mindful eating

Rice is Life

Rice is Life

Before coming here, I was aware of rice as a part of a Thai meal.  In New York, I would usually order a side of rice to go with my giant bowl of massaman curry.  Paige and I were sitting down having a coffee near our apartment in Chiang Mai, when I noticed a young Thai woman passing by.  She was carrying a tote bag with the perfect slogan printed on it.  It said: "RICE IS LIFE”.   

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Shade Market Cooking: Fresh Tofu

Shade Market Cooking: Fresh Tofu

For years I completely ignored tofu.  It just never excited me.  In my eyes, it was white-ish, bland soy mush.  How ignorant of me!  But, in all fairness, we are not taught to appreciate tofu in the States.  As we mention in our post on soy milk, the mass produced "tofu" that's common in the United States is not real tofu.  It's just soy protein concentrate pressed into a cake.  Real tofu is a whole soy product, including most of the fiber and healthy fats in the soy bean.  Real tofu isn't bland.  It has a slightly sour flavor from the vinegar used to curdle the soy milk.  Real tofu has a vegetal taste from the skin of the legume.  It has a toothsome quality akin to queso fresco or haloumi.  Tofu's porous nature allows it to soak up sauces and flavorful oils. I will continue to ignore the mass produced soy-food that is found in supermarkets, instead opting for fresh tofu at asian markets.  Or, better yet, home-made tofu.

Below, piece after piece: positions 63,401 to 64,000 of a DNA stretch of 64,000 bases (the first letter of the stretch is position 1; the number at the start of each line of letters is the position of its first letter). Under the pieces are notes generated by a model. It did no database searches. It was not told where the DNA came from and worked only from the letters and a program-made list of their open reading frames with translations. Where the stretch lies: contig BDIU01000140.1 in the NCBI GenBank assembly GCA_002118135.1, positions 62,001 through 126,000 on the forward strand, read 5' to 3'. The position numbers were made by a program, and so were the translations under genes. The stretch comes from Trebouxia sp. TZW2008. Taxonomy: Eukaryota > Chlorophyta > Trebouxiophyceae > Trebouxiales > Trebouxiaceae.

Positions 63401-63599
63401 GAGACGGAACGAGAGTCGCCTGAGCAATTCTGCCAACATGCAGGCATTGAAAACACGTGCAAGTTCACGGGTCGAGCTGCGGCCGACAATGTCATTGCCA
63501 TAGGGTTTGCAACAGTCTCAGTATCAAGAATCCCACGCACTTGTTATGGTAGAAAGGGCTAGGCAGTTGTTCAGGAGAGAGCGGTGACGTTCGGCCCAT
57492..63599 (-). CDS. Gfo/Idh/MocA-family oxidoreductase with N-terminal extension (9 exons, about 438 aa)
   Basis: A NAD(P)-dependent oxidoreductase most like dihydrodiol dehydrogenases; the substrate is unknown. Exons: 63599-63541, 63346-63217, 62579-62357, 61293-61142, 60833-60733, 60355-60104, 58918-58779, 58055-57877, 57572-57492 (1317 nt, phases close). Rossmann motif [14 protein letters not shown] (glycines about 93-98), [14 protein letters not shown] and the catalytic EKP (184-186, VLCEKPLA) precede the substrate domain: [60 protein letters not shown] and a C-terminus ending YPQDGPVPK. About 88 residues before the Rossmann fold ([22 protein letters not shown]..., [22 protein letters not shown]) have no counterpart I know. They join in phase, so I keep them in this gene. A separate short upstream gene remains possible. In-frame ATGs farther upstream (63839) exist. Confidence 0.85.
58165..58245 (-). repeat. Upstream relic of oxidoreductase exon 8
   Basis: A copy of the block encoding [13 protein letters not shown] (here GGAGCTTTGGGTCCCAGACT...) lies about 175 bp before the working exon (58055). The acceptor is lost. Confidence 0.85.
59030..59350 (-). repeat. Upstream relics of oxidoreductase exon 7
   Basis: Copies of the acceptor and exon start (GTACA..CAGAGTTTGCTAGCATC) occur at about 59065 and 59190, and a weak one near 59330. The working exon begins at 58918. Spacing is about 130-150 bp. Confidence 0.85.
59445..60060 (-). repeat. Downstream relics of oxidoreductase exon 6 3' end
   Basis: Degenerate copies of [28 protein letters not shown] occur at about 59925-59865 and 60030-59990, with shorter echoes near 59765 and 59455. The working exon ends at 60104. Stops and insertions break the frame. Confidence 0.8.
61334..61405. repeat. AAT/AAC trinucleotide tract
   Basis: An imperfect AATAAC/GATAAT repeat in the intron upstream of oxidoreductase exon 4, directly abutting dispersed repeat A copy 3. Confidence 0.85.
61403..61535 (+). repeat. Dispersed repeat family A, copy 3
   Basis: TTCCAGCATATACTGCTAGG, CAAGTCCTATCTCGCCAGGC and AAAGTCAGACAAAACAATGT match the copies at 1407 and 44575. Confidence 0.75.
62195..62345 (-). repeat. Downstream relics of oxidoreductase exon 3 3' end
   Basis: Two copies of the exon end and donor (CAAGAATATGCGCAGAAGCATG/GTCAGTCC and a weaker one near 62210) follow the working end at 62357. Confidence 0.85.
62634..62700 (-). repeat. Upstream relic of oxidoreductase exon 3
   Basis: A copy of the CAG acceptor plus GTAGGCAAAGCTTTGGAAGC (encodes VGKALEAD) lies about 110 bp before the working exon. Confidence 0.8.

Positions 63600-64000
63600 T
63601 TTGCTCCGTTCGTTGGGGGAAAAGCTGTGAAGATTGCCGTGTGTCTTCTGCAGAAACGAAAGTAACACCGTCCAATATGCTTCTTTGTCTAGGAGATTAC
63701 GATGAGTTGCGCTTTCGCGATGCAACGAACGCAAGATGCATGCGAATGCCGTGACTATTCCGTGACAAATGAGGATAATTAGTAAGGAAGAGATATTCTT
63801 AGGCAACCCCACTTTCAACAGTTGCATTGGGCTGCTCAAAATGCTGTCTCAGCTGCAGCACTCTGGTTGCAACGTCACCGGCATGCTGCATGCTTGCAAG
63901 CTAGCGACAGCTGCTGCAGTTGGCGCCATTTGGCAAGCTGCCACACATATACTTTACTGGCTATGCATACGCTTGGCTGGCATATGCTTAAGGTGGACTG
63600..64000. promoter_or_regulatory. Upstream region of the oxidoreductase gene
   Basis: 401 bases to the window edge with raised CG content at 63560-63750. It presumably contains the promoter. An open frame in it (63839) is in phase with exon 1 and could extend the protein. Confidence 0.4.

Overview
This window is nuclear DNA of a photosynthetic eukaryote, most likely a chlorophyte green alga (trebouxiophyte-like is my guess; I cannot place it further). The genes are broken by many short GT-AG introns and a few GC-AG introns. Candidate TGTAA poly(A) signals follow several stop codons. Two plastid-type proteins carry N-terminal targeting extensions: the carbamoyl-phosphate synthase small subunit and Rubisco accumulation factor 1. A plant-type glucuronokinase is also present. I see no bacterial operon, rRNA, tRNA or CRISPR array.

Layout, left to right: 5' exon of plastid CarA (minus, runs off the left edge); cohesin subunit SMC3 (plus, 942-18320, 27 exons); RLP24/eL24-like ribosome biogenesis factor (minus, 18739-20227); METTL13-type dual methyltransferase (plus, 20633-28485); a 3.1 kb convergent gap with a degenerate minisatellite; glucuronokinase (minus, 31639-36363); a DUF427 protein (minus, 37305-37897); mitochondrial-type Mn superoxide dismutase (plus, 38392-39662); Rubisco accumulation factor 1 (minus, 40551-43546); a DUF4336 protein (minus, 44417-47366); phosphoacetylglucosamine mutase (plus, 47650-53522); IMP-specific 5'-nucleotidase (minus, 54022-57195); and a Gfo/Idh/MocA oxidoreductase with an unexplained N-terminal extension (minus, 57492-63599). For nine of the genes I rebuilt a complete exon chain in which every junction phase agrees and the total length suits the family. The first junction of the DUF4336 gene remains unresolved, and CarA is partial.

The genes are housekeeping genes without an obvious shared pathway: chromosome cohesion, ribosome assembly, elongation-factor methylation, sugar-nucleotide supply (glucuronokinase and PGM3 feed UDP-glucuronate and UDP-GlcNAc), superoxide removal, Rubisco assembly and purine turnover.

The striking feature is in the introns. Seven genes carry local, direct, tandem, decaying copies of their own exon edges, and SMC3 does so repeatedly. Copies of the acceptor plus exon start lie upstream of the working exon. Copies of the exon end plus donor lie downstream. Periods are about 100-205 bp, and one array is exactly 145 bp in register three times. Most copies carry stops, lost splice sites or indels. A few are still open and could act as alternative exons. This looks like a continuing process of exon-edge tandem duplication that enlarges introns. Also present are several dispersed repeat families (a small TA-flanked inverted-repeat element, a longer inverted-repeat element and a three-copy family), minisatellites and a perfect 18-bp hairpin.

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Shade Market Cooking: Soy Milk

Shade Market Cooking: Soy Milk

Whole soybeans are extremely nutritious; one cooked cup contains 43% of daily omega-3 fatty acids, 49% of iron, 41% of fiber, and 57% of protein as well as a host of other beneficial nutrients.  For all of that nutrition, one cup of cooked soy only contains about 15% of daily calories.  For vegetarians, whole soybean consumption is a must, but they can also be a great source of protein and nutrients for meat eaters.  Soy is not a meat alternative, it's a delicious legume all its own. Whole soy products include: tofu, soy milk, and fermented soybean products such as miso and tempeh.

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Shade Market Cooking: Pickle Brine

Shade Market Cooking: Pickle Brine

So often we buy vegetables with a plan on cooking them, and so often they rot in our fridge.  An estimated 28% of vegetables that are purchased are thrown in the garbage by the consumer.  Besides being a sad thing, waste has larger repercussions.  Wasting food also wastes all of the money, effort and time that go into getting produce from the farms to our tables.  Having some pickle brine handy can help reduce waste at home. 

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Mindful Eating: A Struggle with Meat

Towards the end of the year, many of us self-reflect and evaluate what we want for ourselves. My continuing hope is to listen to my body. Over the last 4 years, I’ve struggled with what my body is saying about whether or not I should eat meat.

This is not a moral objection to eating meat masquerading as a health concern. I want to, I really do. This is especially true as I embark on this project exploring and reporting on all things in the intersection between humans and food. But, certain meats just don’t agree with me. Where most people get energy from meat-protein, I feel weighed down, and my body has a hard time processing it. Some meats go down more harshly than others: I was not-so-kindly reminded after eating lengua & cabeza tacos last week. But, some meats don’t affect me at all, like chicken and rabbit. I am not the type of person to deprive myself of things I like, but there has to be some self-control if they end up hurting me.

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